(Published Feb. 24, 2016)
What’s in a name? If it’s Ford, you’re rich and famous. Edsel, a failure. I would venture to guess Cam Newton is preferred over Fig Newton. Wimpy is okay, but not a wimp. What happens when a revered name is replaced?
Keiro still exists, technically, but the institution that defined our community doesn’t. The transition from Keiro to Kei-Ai is much more a name change. [Adding to the discontent, CR2S awaits the first to mangle its pronunciation: I’m laying even money it has a chance of becoming Kay-Aye.]
But hey, let’s be fair and magnanimous. Despite the naysayers, I’m in favor of giving the newcomers a chance and see what happens. Whether in agreement with the sale or not, it’s a done deal and no one knows what’s around the corner, let alone five years down the road. One thing is for certain: It will be impossible to shunt the past aside with a simple name change.
= * =
When City View Hospital relocated to its current Lincoln Park site, it was more than a physical move of a half-dozen blocks and a new name. Forward-looking founders, rightfully considered brilliant visionaries, in retrospect were eight gamblers with a dream and hope. That a nursing home was direly needed to care for a rapidly aging Issei generation was the only point of agreement. Everything else was in doubt as there was no model to follow, no predecessor available for guidance. Deciding on the iconic name – Keiro – alone took six months.
The success story has an intriguing history. Only two decades removed from the crippling aftermath of evacuation, Nisei were struggling to establish roots, launching careers, starting families. Prejudice prevailed, political clout was nil, Japan still in the throes of recovery from the ravages of World War II. Amidst this uncertainty, the concept of Keiro emerged. A major fundraising campaign was a monumental challenge, considering local money-raisers in the ’60s were of the raffle ticket variety. [There was a young attorney, Kaz Watanabe, holding classes to teach fellow JA Optimist Club members how to approach and address potential donors.]
Like solving a Rubik’s Cube, Keiro miraculously became a reality. The Edwin C. Hiroto-led nursing facility was quick to fill. Capacity soon proved inadequate, requiring expansion down the hill across from Lincoln Park, the original south adjunct. More beds were soon needed again. The demand led to the opening of Gardena South Bay. Purchase of Jewish Home for the Aged on Boyle Avenue completed the Keiro campus, housing Intermediate Care Facility (ICF, now “Sakura”) and Keiro Retirement Home (still KRH). At every juncture and crisis, our medical professionals were cooperative and supportive.
Family members, relatives and friends of patients and residents began to pitch in to make the lives of residents and patients comfortable and homelike. Individual efforts became support groups. Under the aegis of Margaret F. Hiroto, Family and Friends of Keiro Nursing Home (FFKNH) was formed to coordinate rapidly expanding community activities. She was ably assisted by Suzie Dobashi, her first volunteer. A notable support group were 100th/442nd veterans (pre-hero days,) led by Young Oak Kim and Dick Shinto.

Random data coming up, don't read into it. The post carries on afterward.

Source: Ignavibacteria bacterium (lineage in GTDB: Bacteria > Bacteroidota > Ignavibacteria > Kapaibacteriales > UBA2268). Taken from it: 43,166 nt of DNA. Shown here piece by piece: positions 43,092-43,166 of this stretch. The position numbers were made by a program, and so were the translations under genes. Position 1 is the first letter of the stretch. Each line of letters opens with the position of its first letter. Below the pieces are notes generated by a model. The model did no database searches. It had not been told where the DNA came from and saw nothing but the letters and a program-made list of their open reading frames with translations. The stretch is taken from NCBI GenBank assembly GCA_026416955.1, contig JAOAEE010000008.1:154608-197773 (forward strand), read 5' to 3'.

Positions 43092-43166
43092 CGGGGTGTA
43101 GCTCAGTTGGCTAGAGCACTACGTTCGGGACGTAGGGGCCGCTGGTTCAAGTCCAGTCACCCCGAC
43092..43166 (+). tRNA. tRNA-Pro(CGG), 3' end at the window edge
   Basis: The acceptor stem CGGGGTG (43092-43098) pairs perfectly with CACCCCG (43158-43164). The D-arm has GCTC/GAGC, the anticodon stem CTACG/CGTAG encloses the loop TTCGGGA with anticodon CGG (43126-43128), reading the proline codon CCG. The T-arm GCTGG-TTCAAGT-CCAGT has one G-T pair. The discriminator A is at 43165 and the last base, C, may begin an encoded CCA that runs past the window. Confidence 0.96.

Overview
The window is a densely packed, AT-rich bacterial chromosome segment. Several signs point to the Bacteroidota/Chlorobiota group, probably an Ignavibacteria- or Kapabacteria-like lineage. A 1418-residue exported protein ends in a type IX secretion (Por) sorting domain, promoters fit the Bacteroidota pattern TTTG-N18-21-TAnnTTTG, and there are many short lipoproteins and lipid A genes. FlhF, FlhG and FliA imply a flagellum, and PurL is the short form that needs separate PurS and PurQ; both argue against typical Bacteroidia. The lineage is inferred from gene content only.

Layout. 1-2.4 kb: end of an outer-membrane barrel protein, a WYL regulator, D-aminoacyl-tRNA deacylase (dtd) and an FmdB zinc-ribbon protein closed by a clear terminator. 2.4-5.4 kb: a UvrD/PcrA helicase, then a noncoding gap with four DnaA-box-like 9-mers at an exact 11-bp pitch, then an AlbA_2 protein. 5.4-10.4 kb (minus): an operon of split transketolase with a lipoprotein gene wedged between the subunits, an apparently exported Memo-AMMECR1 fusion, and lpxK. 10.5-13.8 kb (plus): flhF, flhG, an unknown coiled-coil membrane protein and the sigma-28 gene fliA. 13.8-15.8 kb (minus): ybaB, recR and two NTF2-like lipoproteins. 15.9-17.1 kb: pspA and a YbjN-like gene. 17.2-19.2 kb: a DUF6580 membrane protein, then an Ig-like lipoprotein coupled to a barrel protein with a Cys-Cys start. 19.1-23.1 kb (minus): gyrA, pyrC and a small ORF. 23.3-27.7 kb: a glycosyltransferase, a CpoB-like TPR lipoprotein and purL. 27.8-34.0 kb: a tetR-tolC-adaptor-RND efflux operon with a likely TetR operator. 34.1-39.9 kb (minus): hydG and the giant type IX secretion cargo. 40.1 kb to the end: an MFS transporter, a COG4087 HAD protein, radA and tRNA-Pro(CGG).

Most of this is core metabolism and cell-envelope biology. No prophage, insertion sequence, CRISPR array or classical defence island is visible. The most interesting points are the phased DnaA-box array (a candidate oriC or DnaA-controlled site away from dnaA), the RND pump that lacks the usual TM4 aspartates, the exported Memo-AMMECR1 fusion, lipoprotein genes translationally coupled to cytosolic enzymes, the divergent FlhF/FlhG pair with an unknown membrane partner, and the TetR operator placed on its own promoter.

Nothing can compare with this voluntary movement. Individual examples abound: Fumiko Okamura rode a bus all the way from Gardena five days a week to help KRH sewing room. The only reason the arduous travel schedule stopped was because last year she became a resident.
Mickey Maruya was asked by administrator Edwin C. Hiroto to set up a beauty shoppe/barber service. Today, forty plus years later, she still heads a weekly Monday volunteer crew (Ryoko Imada has a team that takes care of ICF residents on Thursdays).
Charter board member Ruth Watanabe enticed pals Betty Yumori and Mary Hatate to join the support ranks of KRH. The duo still maintains a regular on-site schedule.
Comparative newcomers Paul and Pearl Tokuda spend almost as much time on premise as at home. [Examples are endless, apologies to unnamed deserving.]
A wide range of coalitions have been contributors. Enthusiastic groups of young children drop by to visit and entertain, often rehearsing for months to give twenty minutes of lunch-hour pleasure and distribute hand-made gifts. Many prominent entertainers from Japan squeeze in time to perform before an audience that can’t travel to a venue or pay for a public show. A host of ikebana, odori, shamisen, calligraphy and tea ceremony sensei make weekly visitations to teach and perform.
Again, the list goes on and on. Church groups and ex-Nisei Week queens make annual caroling appearances, college kids conduct a Las Vegas afternoon. Business orgs, sports leagues and school classes are also involved.
These pleasures are bonuses, over and above room, board or bed, care and medical attention. Their importance and impact is impossible to quantify. But if someone wants to estimate a monetary value on Keiro volunteerism, be my guest. If anyone dares suggest volunteers discontinue their efforts in protest to the ownership change, be mine enemy!
I talked to one (1) lady who unvolunteered, quitting because of new ownership. She did not wish to aid and abet “the enemy.” My argument that she was abandoning a group of residents in the wake of her decision fell on deaf ears. My belief that the void she left neither helped nor hindered anyone’s bottom line didn’t register. I believe every volunteer is a unique and special contributor. They are neither generic nor benign and act solely for the benefit of Keiro patients and residents. Neither Pacifica, nor affiliates North Star or Aspen, gain a dollar from the program (or lose one).
Is there reason for concern because of a single departure? CR2S conducted a random poll of ICF, South Bay and KRH, which found none reporting a withdrawal. [To be continued.]
W.T. Wimpy Hiroto can be reached at email@example.com Opinions expressed in this column are not necessarily those of The Rafu Shimpo.